In January 2020, the Oregon Department of Revenue sent him a letter. It had been charged with collecting the debt, which stood at nearly $30,000.
In Tigard, 63-year old Penny Walker waited nine weeks to hear the fate of her unemployment claim. Only then did she learn she had to forfeit eight weeks of checks because of a prior overpayment.
“It’s been pure hell,” she said. “Pure hell.”
After nine weeks of waiting, Penny Walker finally got her unemployment claim approved.
The denial letters week after week took a toll on her. She burned through savings.
“I’m a very optimistic kind of a go-getter kind of a gal,” she said. “But my emotions — I just can’t even function sometimes day-to-day. I look at my family, I’m like how am I gonna pay my mortgage?”
Walker won’t be paid for the two months she spent in limbo. She just learned she is disqualified from receiving eight weeks of checks, as a penalty for a one-time overpayment in 2018.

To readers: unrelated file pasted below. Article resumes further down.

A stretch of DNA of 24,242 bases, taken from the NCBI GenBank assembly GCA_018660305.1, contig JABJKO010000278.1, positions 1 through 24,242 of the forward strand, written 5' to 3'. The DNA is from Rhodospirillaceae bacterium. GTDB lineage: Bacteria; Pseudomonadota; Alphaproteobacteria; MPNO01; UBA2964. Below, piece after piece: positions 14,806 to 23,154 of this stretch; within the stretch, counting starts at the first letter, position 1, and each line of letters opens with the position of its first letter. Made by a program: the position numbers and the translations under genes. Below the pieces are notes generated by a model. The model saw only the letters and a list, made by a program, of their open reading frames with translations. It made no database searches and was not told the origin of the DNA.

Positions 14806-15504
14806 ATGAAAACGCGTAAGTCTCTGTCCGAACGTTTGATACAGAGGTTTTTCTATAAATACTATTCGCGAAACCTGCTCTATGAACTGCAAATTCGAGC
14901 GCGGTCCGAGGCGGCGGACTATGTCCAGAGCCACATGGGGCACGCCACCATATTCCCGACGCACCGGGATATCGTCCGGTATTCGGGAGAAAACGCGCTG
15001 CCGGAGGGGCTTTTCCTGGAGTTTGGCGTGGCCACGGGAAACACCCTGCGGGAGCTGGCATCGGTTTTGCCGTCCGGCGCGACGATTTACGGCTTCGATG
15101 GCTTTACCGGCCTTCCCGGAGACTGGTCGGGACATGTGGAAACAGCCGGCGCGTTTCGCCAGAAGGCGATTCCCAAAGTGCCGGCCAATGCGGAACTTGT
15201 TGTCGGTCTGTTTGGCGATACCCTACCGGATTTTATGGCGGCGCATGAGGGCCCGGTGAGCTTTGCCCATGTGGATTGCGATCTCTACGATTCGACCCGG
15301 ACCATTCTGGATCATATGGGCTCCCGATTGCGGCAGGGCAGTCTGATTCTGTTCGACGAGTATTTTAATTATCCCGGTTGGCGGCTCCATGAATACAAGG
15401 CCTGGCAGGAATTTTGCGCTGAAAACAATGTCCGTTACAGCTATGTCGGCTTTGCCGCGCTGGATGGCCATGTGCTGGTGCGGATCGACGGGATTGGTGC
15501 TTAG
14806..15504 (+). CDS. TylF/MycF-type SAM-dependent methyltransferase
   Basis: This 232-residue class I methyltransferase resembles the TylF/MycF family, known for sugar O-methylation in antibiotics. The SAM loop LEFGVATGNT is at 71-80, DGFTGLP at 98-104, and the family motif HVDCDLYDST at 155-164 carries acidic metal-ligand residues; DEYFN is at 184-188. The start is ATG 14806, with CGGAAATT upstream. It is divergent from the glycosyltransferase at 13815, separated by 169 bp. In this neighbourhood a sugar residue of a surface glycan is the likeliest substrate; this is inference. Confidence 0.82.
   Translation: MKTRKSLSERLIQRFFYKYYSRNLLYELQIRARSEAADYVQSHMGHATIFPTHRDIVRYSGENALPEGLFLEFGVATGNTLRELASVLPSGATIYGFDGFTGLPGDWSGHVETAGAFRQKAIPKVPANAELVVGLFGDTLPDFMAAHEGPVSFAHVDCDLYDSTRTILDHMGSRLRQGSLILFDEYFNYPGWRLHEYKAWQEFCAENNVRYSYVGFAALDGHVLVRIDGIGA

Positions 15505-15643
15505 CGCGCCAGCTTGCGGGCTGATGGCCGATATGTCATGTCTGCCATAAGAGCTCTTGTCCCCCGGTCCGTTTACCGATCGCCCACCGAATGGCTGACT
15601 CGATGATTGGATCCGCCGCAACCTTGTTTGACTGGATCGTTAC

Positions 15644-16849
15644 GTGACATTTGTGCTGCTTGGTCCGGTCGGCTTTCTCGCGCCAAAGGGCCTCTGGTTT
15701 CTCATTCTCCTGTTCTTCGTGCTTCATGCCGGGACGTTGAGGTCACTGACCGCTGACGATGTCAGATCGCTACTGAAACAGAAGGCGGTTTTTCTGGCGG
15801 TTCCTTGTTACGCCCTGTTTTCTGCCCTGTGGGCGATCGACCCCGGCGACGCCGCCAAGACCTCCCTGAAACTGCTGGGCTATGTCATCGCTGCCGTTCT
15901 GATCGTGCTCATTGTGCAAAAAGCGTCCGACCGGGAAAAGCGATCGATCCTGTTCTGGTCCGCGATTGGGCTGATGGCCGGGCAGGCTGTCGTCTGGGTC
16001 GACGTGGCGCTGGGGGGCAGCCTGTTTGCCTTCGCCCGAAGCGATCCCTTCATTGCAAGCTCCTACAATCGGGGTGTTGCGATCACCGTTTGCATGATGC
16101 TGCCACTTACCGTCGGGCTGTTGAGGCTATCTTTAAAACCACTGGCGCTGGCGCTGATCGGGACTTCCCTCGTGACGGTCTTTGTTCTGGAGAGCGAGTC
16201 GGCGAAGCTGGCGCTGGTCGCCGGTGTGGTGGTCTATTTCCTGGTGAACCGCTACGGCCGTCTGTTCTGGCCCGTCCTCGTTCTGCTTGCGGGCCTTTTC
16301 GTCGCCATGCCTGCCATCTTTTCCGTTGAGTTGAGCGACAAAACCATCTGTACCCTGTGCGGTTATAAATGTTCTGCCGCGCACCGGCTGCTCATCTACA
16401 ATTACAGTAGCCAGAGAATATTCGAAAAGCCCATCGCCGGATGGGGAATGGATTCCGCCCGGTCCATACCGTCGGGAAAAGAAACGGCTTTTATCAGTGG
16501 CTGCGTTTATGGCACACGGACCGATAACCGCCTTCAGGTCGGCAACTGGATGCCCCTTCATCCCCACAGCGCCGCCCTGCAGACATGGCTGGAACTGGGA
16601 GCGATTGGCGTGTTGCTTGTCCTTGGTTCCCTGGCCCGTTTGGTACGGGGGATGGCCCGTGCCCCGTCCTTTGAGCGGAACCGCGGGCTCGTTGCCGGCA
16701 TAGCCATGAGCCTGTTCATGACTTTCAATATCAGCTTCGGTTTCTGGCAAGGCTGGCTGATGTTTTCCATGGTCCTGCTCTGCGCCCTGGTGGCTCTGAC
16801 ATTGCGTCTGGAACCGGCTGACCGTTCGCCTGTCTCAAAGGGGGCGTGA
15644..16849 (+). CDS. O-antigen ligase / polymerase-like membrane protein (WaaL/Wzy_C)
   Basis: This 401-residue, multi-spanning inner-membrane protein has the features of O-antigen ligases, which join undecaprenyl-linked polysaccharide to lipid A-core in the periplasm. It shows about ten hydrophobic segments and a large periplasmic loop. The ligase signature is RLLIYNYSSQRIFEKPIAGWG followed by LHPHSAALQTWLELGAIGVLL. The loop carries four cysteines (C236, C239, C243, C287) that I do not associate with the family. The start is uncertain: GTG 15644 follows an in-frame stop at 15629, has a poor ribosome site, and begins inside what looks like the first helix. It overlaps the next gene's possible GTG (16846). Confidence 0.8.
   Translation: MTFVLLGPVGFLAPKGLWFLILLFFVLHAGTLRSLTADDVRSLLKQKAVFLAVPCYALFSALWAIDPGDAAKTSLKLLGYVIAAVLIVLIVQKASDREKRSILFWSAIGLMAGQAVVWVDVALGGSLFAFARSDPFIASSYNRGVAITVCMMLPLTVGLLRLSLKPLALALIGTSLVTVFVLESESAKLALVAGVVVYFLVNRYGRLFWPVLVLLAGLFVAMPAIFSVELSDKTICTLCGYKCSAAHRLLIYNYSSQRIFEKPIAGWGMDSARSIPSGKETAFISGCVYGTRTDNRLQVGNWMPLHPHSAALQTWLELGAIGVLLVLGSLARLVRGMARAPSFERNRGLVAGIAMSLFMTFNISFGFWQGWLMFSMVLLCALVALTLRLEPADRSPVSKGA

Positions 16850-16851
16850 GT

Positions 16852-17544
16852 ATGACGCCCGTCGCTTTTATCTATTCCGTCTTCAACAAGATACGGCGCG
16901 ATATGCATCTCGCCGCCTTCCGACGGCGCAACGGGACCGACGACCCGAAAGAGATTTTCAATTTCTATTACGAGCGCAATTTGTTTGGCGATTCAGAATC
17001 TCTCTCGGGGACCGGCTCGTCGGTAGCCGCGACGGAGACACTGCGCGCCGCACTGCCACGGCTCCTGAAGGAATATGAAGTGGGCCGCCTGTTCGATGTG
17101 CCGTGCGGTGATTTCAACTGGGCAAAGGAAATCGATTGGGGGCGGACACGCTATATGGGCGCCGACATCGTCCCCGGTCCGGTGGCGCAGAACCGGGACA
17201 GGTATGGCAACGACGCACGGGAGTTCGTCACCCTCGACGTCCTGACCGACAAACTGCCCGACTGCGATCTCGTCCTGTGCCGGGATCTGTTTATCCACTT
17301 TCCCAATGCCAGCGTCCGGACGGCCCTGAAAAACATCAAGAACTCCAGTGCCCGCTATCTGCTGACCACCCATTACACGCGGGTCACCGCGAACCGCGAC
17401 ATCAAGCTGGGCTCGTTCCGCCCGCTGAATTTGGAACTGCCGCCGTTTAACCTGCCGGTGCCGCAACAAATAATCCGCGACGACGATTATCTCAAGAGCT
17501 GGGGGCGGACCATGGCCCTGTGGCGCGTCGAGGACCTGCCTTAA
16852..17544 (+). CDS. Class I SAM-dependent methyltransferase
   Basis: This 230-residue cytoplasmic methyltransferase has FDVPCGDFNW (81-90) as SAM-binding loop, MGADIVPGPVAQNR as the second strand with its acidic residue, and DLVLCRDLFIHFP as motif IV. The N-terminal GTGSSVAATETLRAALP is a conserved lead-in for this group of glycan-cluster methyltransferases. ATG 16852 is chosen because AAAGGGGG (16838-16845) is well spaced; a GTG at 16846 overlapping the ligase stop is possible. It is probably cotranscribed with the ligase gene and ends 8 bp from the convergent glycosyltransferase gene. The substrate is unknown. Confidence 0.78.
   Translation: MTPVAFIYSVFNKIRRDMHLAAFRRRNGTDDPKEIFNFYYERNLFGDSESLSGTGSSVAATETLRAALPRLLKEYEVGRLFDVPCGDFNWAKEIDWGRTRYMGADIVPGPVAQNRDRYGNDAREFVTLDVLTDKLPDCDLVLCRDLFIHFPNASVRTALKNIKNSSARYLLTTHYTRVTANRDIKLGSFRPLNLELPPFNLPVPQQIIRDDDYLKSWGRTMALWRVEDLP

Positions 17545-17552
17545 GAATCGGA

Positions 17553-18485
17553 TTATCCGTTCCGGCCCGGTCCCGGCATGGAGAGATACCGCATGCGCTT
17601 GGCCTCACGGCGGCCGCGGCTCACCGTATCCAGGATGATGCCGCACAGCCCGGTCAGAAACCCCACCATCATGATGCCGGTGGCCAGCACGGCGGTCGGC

Walker knew about the overpayment and tried to appeal it. She says she worked out a payment plan with the state and was $70 away from completing it when the pandemic hit and she lost her job again. In Oregon, once a person is back on unemployment, penalties and offsets automatically kick in.
Just last month 40,000 people were forced to pay back the $300 August bonuses, because they hadn’t checked the right box on the Employment department website. Yet state officials approved the people anyway, only to renege on the checks, even though those people likely qualified in the first place. The Oregonian reported:
Oregon mistakenly paid $300 weekly unemployment bonuses to tens of thousands of people who didn’t certify they were eligible for the payments, and now the state might have to recoup that money – even from some people who are actually eligible to receive it.
The confounding situation is apparently yet another mess caused by the Oregon Employment Department’s obsolete computer systems.